LOS ANGELES — The Los Angeles Kings already know there’s no place like home ice for a coronation.
They’ve got the chance to lift the Stanley Cup at Staples Center again when they host the New York Rangers in Game 5 of the finals today, giving the ultimate celebration to their long-suffering fans for the second time in three years.
Yet the Kings’ memories of that night in June, 2012, weren’t a popular subject Thursday as they prepared for the chance to finish another draining, two-month postseason with one big party.
“It doesn’t matter where you win the fourth [game],” Jarret Stoll said at the Kings’ training complex. “This time of year, it’s all about the result.”
With the weary poise of a team that has already been through three seven-game series this spring, the Kings insisted they’re not bothered by their inability to finish a sweep in New York. Mike Richards and the Kings calmly flew home, grabbed a few hours of sleep, and focused on a good start to Game 5, figuring it will lead to the big finish.
“It’s not going to be easy, but confidence is there,” Richards said. “If we play well, we think that we can have success. You don’t make it to this point of the season without having confidence in your team.”
Stoll is tired of the Kings’ weak starts, however. The Rangers have taken 2-0 leads in three of the series’ four games, forcing Los Angeles to play catch-up hockey — something the Kings do extraordinarily well, but would prefer to skip today.
“We know we can do more, especially at the start of games,” Stoll said.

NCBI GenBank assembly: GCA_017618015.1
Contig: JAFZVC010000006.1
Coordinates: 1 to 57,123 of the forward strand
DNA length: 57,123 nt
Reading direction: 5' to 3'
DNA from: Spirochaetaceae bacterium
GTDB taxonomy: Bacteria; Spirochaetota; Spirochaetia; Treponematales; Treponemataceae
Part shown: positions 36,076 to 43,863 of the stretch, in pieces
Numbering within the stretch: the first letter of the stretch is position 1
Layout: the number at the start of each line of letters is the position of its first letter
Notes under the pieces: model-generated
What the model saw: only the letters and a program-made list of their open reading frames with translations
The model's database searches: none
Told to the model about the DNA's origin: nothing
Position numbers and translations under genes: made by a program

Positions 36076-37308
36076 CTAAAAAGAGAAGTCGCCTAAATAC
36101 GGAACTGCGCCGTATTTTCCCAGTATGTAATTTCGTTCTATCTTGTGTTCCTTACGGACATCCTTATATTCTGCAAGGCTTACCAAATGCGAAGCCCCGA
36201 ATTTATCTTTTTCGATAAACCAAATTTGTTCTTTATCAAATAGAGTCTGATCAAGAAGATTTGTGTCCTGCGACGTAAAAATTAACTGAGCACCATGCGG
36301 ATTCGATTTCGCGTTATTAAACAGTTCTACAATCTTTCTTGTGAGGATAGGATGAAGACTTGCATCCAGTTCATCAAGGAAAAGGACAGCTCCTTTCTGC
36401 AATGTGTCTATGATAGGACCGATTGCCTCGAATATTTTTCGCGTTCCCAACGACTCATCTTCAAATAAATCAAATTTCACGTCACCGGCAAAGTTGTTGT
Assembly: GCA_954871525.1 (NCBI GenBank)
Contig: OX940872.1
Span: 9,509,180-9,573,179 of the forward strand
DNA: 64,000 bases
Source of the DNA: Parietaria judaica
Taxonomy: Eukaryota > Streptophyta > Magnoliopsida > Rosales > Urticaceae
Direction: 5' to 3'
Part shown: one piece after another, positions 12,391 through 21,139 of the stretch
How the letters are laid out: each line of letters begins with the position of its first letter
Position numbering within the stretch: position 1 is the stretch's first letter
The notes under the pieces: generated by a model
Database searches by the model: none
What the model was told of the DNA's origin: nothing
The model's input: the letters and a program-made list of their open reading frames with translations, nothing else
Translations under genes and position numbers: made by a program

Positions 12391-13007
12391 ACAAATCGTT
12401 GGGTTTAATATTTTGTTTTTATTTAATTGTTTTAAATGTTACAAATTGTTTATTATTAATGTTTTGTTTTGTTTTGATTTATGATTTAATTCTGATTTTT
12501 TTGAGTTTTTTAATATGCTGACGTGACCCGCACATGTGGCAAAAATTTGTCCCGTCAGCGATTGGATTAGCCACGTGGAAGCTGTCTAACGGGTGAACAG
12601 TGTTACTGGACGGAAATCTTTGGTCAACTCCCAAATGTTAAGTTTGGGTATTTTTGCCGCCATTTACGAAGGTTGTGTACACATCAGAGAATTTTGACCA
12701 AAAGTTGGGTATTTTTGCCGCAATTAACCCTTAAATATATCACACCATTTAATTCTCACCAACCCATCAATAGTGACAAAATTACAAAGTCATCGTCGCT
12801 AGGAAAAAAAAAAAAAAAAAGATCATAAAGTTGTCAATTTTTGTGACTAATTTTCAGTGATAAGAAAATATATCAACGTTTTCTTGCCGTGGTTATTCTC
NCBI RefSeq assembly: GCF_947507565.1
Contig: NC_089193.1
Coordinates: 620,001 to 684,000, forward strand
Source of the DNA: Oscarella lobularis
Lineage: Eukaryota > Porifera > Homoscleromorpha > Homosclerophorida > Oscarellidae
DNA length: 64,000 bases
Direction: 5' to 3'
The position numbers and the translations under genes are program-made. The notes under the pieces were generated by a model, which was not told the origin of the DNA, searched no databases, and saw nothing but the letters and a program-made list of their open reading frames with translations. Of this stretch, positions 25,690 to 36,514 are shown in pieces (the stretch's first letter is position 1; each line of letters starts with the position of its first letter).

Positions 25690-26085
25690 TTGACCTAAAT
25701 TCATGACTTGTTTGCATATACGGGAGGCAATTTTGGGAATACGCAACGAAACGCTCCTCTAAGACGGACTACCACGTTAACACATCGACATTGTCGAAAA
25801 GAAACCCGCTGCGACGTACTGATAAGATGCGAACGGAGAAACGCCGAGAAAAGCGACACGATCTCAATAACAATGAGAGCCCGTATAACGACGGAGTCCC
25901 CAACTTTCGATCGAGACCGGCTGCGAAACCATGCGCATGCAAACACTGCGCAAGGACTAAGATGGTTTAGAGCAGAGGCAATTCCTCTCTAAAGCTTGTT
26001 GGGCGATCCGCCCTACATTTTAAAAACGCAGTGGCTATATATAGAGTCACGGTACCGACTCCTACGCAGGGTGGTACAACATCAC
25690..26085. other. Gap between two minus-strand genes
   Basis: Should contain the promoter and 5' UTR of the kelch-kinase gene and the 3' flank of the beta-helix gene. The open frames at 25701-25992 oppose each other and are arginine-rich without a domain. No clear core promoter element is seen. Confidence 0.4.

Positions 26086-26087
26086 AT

Henrik Lundqvist gave the Rangers hope with his 40-save performance in Game 4, earning another cross-country trip for the Eastern Conference champions. The goalie’s unflappable poise — and one or two puck-slowing mounds of snow — helped keep the Rangers in the series with a 2-1 win in Game 4.
And now that they’re off the canvas, the Rangers realize they have ample reason to be comfortable at Staples Center, where they never trailed in their two series-opening overtime losses. The Rangers still mixed it up in their return to the visitors’ dressing room for practice Thursday: Except for their two goalies, every player took a new locker.
“I know if we win [Game 5], they’re definitely going to feel the pressure,” Lundqvist said. “We were in that spot playing Montreal. The closer you are to your final goal, obviously you tend to think more. That’s just the way you work. It’s hard not to.”
Lundqvist is the Rangers’ best hope, and the Swedish star is at his best with the season on the line. He is 11-2 in the Rangers’ last 13 elimination games with a 1.30 goals-against average and a .959 save percentage.
“It comes down to how much you want to battle, how much you want it,” Lundqvist said.